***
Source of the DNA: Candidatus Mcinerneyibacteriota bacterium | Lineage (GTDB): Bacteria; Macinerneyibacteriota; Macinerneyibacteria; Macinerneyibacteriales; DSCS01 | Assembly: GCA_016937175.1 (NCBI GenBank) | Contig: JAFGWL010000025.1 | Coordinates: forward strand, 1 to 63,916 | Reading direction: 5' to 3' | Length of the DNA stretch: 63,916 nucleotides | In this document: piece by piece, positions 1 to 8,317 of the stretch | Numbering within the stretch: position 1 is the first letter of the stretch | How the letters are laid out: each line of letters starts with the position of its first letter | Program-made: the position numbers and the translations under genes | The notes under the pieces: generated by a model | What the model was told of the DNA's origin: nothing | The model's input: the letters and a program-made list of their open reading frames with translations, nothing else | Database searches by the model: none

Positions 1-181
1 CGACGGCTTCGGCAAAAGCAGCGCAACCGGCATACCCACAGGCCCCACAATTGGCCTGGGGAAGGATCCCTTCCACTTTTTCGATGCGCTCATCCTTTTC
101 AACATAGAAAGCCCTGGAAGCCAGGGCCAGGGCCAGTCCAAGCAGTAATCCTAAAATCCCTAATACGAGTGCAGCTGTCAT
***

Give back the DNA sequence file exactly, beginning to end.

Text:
Source of the DNA: Candidatus Mcinerneyibacteriota bacterium | Lineage (GTDB): Bacteria; Macinerneyibacteriota; Macinerneyibacteria; Macinerneyibacteriales; DSCS01 | Assembly: GCA_016937175.1 (NCBI GenBank) | Contig: JAFGWL010000025.1 | Coordinates: forward strand, 1 to 63,916 | Reading direction: 5' to 3' | Length of the DNA stretch: 63,916 nucleotides | In this document: piece by piece, positions 1 to 8,317 of the stretch | Numbering within the stretch: position 1 is the first letter of the stretch | How the letters are laid out: each line of letters starts with the position of its first letter | Program-made: the position numbers and the translations under genes | The notes under the pieces: generated by a model | What the model was told of the DNA's origin: nothing | The model's input: the letters and a program-made list of their open reading frames with translations, nothing else | Database searches by the model: none

Positions 1-181
1 CGACGGCTTCGGCAAAAGCAGCGCAACCGGCATACCCACAGGCCCCACAATTGGCCTGGGGAAGGATCCCTTCCACTTTTTCGATGCGCTCATCCTTTTC
101 AACATAGAAAGCCCTGGAAGCCAGGGCCAGGGCCAGTCCAAGCAGTAATCCTAAAATCCCTAATACGAGTGCAGCTGTCAT